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I teach at Kennesaw State University outside of Atlanta Georgia. In recent years we’ve made lots of news (in 2015 police were called on a black student waiting for an academic advisor(it’s not just Starbucks), our cheerleaders joined the kneeling-during-the-anthem-protest, students protested the investiture of the new (now ex) university President, there have been protests both for and against campus carry (H.B. 280 allows “campus carry” and my syllabus now includes a link to: http://police.kennesaw.edu/campuscarry.php), and recently Fox News circulated “Pronouns Matter” echoing sentiments of frustration and anger over using the pronouns “ne,” “ve,” “ey,” “ze,” and “xe” in addition to “he” and “she” and followed with Georgia House Republicans going after the KSU LGBTQ center).
April 18th KSU made the news because a student in campus housing had a flag and a rope draped over their balcony. Some thought the rope looked like a noose. The student said it was for groceries, but it has been removed.
Such controversy is not isolated. Nooses have been spotted on different campuses: OHSU,American University, Kansas State University, and the University of Maryland. Subsequently American University also had Confederate flags with cotton on them, the right calls it a false flag, the left calls it a hate crime. So, when I describe my campus (where I teach roughly 250 students a year) it really describes campuses all across the country.
I teach people to think, I teach what others have thought, and I teach what research does (and does not) show; I do not teach students what to think. I’ve done it for more than a decade. I’ve had white supremacists, liberals, conservatives, and everything else under the sun.
People who’ve never met me have challenged my ability to teach because of my advocacy for peace. Many of my students appreciate actual debate and discussion in the classroom. I use student-centered teaching as much as possible.
I know a student who was told “you’re in Trump’s world now baby!” after sharing about family members stranded after a travel ban. Or on election day when a student shared, “I think many people are going to be surprised with the number of people who are tired of apologizing because they think some races and cultures are better than others.” Or another case, which made the news, of a student saying, “I am going to marinate on the thought of killing you all.” The university classroom is not always an easy terrain.
I experience fake news and revisionist history. Early in my days at Kennesaw I asked, “why did I count 43 Confederate flags on my five-mile run? I don’t want a debate, just an explanation.” The last response was, “my Uncle flies his because there wasn’t a lawful surrender—we’re still at war.” I still hear about Obama’s birth certificate… I digress.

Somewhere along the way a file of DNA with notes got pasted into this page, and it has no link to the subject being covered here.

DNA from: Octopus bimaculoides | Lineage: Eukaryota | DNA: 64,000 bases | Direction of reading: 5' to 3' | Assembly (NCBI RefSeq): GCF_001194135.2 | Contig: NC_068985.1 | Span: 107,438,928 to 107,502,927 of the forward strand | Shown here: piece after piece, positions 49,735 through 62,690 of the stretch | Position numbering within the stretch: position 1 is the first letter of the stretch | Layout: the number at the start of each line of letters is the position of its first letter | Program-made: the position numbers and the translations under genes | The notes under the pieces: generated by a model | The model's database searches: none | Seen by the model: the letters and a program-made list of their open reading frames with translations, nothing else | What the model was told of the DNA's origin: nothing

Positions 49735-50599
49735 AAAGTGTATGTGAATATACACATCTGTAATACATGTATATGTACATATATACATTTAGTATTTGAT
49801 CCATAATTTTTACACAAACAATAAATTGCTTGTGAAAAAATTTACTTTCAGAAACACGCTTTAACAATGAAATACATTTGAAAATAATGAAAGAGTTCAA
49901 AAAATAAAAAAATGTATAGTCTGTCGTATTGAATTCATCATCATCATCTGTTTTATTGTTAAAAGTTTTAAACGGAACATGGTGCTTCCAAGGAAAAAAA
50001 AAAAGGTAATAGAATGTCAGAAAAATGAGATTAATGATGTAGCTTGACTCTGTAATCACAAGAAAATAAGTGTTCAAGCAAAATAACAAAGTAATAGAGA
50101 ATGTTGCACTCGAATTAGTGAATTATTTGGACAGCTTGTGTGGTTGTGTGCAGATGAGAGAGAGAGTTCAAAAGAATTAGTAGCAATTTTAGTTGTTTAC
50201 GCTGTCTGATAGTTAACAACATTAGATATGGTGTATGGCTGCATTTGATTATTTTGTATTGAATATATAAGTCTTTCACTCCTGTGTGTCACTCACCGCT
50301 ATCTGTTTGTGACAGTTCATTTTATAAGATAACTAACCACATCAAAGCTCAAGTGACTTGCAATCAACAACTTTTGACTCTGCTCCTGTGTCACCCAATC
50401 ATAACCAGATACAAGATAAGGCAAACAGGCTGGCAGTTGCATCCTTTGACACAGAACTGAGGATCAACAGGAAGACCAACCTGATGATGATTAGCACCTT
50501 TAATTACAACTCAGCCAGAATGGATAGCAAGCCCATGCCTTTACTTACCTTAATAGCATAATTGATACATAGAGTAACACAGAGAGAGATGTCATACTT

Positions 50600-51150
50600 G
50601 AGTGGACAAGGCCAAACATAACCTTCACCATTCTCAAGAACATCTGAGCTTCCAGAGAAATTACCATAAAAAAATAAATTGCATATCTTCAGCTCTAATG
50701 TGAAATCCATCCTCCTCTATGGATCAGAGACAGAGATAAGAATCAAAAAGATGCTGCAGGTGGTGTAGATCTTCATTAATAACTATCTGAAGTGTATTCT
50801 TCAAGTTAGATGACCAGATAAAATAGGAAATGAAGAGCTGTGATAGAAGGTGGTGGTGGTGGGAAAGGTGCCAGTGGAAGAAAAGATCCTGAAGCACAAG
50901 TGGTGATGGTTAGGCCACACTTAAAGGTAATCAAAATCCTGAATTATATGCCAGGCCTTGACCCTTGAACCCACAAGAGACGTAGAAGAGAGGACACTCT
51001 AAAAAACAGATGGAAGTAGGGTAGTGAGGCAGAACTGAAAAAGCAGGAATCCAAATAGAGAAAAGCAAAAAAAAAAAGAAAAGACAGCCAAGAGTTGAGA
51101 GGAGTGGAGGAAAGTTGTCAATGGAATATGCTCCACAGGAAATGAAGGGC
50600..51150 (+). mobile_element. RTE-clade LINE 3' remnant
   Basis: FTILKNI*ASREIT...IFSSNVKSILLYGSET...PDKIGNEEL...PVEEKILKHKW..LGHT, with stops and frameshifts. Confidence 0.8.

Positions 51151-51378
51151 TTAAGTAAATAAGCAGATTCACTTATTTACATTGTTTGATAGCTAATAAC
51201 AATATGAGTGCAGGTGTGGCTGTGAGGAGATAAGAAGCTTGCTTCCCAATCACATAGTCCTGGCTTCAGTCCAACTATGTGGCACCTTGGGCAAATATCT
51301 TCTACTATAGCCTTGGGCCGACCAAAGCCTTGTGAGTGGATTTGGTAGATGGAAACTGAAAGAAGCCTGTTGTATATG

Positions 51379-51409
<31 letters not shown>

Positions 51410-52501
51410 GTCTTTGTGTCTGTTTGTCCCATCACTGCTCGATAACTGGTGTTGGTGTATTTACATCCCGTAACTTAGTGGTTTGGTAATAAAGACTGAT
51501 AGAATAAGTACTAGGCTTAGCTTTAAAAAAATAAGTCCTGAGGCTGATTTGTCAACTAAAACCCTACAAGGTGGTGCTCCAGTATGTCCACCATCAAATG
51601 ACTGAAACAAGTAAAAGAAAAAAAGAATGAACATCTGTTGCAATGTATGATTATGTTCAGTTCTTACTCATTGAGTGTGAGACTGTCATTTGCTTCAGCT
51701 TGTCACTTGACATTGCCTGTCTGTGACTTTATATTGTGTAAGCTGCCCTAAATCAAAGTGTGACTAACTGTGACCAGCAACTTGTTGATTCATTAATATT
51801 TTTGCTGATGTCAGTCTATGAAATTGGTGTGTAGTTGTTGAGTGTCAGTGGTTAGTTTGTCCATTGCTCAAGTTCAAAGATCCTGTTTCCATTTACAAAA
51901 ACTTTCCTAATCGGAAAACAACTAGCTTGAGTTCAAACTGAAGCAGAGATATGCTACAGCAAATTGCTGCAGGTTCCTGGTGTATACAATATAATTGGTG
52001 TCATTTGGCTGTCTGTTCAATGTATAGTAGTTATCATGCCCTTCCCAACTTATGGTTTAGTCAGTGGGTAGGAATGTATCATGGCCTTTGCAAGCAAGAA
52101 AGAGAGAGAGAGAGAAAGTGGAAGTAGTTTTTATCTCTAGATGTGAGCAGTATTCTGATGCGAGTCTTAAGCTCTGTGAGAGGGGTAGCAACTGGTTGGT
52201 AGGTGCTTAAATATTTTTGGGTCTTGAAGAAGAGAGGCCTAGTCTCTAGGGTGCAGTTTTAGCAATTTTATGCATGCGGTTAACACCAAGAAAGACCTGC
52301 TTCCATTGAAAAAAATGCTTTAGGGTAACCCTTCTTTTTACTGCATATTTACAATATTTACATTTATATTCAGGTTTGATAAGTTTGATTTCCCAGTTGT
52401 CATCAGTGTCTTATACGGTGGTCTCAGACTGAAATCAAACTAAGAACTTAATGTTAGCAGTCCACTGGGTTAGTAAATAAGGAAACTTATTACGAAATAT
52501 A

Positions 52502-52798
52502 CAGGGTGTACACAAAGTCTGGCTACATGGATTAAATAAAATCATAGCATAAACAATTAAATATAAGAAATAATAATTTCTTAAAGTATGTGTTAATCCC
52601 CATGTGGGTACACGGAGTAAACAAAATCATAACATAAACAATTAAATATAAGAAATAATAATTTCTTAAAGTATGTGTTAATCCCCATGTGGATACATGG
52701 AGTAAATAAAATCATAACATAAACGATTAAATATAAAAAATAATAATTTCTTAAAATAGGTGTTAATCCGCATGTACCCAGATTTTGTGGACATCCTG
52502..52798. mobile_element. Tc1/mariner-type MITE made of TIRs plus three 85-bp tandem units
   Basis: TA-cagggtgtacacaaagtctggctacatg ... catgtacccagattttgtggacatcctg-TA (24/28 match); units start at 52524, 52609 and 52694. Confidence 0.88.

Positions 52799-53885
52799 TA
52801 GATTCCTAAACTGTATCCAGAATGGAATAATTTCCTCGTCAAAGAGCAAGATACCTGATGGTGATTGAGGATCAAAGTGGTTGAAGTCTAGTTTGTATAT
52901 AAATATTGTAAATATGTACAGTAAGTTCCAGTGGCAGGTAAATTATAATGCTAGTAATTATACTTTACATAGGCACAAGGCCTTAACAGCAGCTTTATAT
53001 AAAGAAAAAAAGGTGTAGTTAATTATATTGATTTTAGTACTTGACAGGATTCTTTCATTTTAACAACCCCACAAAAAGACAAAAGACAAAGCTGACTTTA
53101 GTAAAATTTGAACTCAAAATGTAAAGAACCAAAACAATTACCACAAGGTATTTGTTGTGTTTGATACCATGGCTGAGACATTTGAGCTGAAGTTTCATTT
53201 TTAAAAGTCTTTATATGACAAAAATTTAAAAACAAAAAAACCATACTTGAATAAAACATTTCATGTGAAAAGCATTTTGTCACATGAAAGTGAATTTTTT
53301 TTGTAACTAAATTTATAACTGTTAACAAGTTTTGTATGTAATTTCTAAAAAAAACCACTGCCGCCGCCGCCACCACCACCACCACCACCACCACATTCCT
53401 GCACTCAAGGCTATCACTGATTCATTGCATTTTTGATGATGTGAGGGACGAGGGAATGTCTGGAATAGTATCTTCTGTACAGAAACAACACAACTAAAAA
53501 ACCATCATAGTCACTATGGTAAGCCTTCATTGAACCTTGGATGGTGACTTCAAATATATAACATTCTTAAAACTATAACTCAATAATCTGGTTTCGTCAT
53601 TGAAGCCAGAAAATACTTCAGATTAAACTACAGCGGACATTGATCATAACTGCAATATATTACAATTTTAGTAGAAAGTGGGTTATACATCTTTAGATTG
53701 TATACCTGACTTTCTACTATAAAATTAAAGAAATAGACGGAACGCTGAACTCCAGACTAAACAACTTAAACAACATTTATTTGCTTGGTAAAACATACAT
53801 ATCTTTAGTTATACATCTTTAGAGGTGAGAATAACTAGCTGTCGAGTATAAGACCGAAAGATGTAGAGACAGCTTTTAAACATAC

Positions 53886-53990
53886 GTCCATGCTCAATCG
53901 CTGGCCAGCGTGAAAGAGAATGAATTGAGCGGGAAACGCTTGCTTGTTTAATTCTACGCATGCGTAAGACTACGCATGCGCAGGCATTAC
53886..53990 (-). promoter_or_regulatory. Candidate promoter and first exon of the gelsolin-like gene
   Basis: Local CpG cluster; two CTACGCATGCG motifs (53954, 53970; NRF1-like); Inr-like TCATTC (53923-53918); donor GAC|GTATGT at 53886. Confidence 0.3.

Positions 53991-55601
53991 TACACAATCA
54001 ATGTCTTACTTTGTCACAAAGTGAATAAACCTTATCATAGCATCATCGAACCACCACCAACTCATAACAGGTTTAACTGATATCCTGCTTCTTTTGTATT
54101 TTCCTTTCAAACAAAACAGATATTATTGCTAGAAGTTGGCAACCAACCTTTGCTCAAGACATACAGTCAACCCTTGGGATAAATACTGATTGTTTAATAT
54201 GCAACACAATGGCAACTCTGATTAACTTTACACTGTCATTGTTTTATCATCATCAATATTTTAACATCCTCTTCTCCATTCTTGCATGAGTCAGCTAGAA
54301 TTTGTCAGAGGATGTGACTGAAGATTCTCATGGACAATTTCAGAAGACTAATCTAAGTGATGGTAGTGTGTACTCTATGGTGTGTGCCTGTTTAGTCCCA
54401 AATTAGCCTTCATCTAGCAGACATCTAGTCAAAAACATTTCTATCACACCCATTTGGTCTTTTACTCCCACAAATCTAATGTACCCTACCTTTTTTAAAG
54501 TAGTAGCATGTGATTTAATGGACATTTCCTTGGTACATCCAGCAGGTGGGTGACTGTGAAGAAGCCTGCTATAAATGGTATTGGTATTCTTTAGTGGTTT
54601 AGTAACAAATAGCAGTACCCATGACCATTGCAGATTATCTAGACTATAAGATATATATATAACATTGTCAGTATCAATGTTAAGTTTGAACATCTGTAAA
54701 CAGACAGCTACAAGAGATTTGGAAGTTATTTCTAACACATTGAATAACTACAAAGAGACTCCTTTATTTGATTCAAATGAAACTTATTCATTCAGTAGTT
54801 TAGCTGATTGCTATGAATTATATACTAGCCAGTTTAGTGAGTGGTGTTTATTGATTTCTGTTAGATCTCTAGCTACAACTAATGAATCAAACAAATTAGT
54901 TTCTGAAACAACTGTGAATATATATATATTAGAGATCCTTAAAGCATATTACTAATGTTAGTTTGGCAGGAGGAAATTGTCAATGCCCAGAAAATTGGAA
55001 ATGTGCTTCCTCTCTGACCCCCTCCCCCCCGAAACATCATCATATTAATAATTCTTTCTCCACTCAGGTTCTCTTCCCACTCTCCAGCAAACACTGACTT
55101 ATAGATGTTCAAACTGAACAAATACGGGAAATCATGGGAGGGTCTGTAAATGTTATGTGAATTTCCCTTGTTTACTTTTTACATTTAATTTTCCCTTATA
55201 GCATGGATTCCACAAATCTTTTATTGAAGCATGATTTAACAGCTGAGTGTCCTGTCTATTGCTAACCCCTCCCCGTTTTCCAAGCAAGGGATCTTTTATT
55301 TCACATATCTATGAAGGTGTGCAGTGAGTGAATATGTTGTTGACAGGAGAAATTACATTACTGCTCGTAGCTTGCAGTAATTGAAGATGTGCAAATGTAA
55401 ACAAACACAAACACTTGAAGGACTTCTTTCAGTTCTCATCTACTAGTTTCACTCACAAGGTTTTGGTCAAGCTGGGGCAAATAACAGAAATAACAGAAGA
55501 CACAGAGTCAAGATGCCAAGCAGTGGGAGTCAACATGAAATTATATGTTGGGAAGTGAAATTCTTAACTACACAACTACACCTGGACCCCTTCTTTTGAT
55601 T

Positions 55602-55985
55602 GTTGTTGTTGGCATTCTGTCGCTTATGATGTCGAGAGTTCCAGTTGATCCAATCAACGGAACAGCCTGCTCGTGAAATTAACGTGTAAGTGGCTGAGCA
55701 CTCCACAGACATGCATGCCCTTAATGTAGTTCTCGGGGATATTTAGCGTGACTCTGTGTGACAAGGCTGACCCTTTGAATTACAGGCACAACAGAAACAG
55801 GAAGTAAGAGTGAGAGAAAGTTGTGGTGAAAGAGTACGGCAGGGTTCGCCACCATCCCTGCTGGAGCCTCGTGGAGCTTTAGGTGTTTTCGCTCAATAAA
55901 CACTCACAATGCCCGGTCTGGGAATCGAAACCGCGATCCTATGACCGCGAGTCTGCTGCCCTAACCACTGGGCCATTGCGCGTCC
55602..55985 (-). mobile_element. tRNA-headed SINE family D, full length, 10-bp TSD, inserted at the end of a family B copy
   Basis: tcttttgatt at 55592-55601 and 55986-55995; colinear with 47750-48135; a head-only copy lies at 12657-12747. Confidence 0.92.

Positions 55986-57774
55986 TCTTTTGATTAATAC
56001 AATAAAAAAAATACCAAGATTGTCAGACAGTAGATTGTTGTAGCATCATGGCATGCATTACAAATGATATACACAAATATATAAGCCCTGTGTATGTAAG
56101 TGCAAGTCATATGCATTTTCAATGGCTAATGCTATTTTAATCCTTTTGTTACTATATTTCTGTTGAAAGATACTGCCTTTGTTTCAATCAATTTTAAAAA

The teachable moment on my campus is a complex one. Conservatives have told me accusations against them are often the result of a reactionary and hyper-vigilant liberalism—your hate of Trump is so great that the sign in window causes you to see the rope as a noose! Liberals say the refusal to acknowledge the history of racism—especially in the South—and the history of lynching as extrajudicial punishment and terrorism against the African-American population is another example of the work that needs to be done.
The conservative view is legitimate in the sense that bias is real—on all sides. It is why a 14-year-old black child is shot at by a white man for asking for directions, and cops have confused pipes and iPhones with guns. Profiling—bias—is a problem. But, bias is not always bad. I am prejudiced towards equality, peace, and justice. Being discerning can create efficiency and opportunity, whereas invidious discrimination is the agenda of denying rights for superficial reasons, which I hope we agree that we should seek to avoid.
The liberal view is legitimate. Fear is a powerful emotion. Even the Supreme Court has held that “officers can shoot first and think later.” In my old hometown in the (so-called) heat of the moment officers shot “a 73-year-old man with dementia who they thought was carrying a gun. It was a crucifix,”and, accidently unleashed a dog when they mistook a “petite black teen for a machete-wielding, 5-foot 8-inch tall, 170-lb. bald black man.”
All of my students understand and have experienced bias; they know that emotions can be powerful drivers superseding reason. In the classroom activities are designed to stimulate outside the box thinking and self-discovery.
Reminded of the times when one’s eyes have played tricks on them, conservative students are more sympathetic to a rope that looks like a noose. Likewise, liberals can benefit from a reminder of the attribution error, how many people saw the Trump sign and jumped to a conclusion? Yes, Trump has had a career of racist business dealings and now runs a Presidential administration of racist policies, but the student agreeing with some policies (which one would assume from the sign) is not proof that he agrees with all of them, and even being racist does not guarantee that the rope would be a noose anyway.
Teaching peace ultimately has less to do with the rope/noose discussion and more to do with our shared humanity. Sharing humanity is a bridge to overcoming hatred. I don’t want to alienate the students who don’t see anything wrong with the rope, nor do I want to miss the opportunity to advocate on behalf of the students who’ve experienced and inherited trauma from the U.S.’s racist history and use of terrorism on minority populations. I want students to see (not the same as agree) multiple perspectives of today’s complex problems. A little more shared humanity and some day we just might stop thinking we can change people’s minds by dropping bombs on them.